Next we need to change the logic to ensure data loaders that are blocking other data loaders are always processed first. First, change the type of the pendingDataLoaders class to List<ExecutionNode>, which will also require you to change the following (occurs twice) from Enqueue to Add:

if (pendingNode.Result is IDataLoaderResult)
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Then replace the original "run pending data loaders" while loop from above (now that it is moved out to a method) with the following:

var pendingLoaderGraphTypes = pendingDataLoaders
    .Select(x => GetGraphTypes(x)?.Name)
    .Where(x => x != null)

// always process priority data loaders first as they potentially block others that can be batched in
var priorityDataLoaders = new Queue<ExecutionNode>(pendingDataLoaders
    .Where(x => HasChildOfGraphType(x, context, pendingLoaderGraphTypes))

var remainingDataLoaders = new Queue<ExecutionNode>(pendingDataLoaders

if (priorityDataLoaders.Count > 0)
    ProcessDataLoaders(priorityDataLoaders, context, currentTasks, currentNodes, pendingDataLoaders);

//run pending data loaders
ProcessDataLoaders(remainingDataLoaders, context, currentTasks, currentNodes, pendingDataLoaders);
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This has the following flow:

  • Get the graph type related to all pending data loaders.
  • Get all the pending data loaders that have a child in the query of a pending loader graph type. These become the "priority" data loaders.
  • If there are any priority loaders identified, process them first using the extracted method, then restart the flow.
  • If there were no priority loaders, process any remaining data loaders. This ensures that any priority loaders continue to be processed until none can be identified, then resolve the rest.

Resolving Graph Types for Execution Nodes

I derived the following from GraphQL.NET source:

private static IObjectGraphType[] GetGraphTypes(ExecutionNode executionNode)
  IGraphType? graphType = null;
  switch (executionNode)
    case ValueExecutionNode:
      return Array.Empty<IObjectGraphType>();
    case ObjectExecutionNode objectNode:
      graphType = objectNode.GraphType;
    case ArrayExecutionNode arrayNode:
        graphType = ((ListGraphType)arrayNode.GraphType).ResolvedType;

  if (graphType is NonNullGraphType nonNullGraphType)
    graphType = nonNullGraphType.ResolvedType;

  return graphType switch
    IInterfaceGraphType interfaceGraphType => interfaceGraphType.PossibleTypes.ToArray(),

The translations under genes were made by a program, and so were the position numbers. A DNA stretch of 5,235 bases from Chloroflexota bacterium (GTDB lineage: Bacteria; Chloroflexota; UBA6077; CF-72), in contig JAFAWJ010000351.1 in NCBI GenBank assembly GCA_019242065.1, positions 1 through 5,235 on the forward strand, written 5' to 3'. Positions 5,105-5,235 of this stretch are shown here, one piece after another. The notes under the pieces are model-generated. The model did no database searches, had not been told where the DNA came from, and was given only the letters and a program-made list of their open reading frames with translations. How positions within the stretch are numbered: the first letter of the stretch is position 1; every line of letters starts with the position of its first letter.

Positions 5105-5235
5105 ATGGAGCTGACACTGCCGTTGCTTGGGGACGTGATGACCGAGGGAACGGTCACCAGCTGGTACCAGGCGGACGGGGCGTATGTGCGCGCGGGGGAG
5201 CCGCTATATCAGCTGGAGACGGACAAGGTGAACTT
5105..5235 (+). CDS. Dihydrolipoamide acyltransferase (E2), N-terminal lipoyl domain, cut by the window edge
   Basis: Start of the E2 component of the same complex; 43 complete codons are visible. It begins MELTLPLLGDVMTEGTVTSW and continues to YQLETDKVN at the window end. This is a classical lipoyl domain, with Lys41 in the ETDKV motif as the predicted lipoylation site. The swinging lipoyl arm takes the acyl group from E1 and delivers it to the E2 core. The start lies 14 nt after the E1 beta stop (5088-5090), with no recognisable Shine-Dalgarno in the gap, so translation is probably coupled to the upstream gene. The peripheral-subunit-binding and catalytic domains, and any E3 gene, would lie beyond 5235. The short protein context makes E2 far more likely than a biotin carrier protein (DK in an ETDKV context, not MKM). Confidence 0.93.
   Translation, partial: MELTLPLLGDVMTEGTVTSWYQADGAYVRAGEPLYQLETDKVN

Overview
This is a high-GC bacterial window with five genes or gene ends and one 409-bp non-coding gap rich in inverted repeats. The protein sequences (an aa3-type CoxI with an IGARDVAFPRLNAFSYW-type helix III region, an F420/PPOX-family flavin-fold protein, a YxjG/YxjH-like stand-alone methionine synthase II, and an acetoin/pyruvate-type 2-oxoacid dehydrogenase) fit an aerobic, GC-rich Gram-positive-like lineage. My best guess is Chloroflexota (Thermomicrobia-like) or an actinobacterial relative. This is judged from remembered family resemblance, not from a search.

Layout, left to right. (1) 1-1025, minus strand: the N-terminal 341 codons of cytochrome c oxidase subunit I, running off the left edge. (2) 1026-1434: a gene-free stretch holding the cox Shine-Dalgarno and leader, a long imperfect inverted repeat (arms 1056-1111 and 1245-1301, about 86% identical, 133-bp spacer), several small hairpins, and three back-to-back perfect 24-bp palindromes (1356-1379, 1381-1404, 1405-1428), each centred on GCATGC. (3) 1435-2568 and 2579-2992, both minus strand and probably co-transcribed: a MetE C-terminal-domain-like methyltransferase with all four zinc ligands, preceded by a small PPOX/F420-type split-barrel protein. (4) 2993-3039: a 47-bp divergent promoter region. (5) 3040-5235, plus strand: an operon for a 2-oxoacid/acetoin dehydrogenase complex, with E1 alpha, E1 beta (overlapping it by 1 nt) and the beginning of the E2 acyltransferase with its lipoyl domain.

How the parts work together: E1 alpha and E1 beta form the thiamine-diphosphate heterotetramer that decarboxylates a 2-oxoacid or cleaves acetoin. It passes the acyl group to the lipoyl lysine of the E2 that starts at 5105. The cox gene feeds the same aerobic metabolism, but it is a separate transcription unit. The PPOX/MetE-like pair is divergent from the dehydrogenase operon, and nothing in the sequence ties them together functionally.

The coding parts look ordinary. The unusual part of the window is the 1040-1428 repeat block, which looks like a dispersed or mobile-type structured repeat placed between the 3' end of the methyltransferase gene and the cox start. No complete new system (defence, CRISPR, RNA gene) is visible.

IObjectGraphType objectGraphType => new[] { objectGraphType },
    _ => Array.Empty<IObjectGraphType>()
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It assumes for a pending data loader that it is either an array or an object. For an object we can retrieve the graph type using GetObjectGraphType. For the array type we need to identify the item type. This will be the resolved type for the list.

Determining if a Node Has a Sub Type

The following was also determined from GraphQL.NET source internals:

private bool HasChildOfGraphType(ExecutionNode executionNode, ExecutionContext context, ISet<string> searchGraphTypes)
  var graphTypes = GetGraphTypes(executionNode);
  if (graphTypes.Length == 0)
    return false;

  return graphTypes
    .Any(graphType => CollectFieldsFrom(context, graphType, executionNode.Field?.SelectionSet, null)
      .Select(x => new
        Field = x.Value,
        FieldDefinition = GetFieldDefinition(context.Schema, graphType, x.Value)
      .Select(x => BuildExecutionNode(executionNode, x.FieldDefinition.ResolvedType, x.Field, x.FieldDefinition))
      .Any(x => GetGraphTypes(x).Any(t => searchGraphTypes.Contains(t.Name)) || HasChildOfGraphType(x, context, searchGraphTypes))
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This requires a newer version of GraphQL.NET, as previously the ExecutionHelper provided CollectFields and GetFieldDefinition.
This is derived from the source from the parent ExecutionStrategy class' SetSubFieldNodes method, as this takes an execution context and node and expands the selection set from the query into the AST fields, retrieves each field's definition and builds execution nodes. From those child execution nodes, you can determine graph types, allowing you to determine if the query selection has a pending data loader type.

Discussion (1)

antoniofalcao profile image
Antonio Falcão Jr.

Very nice post!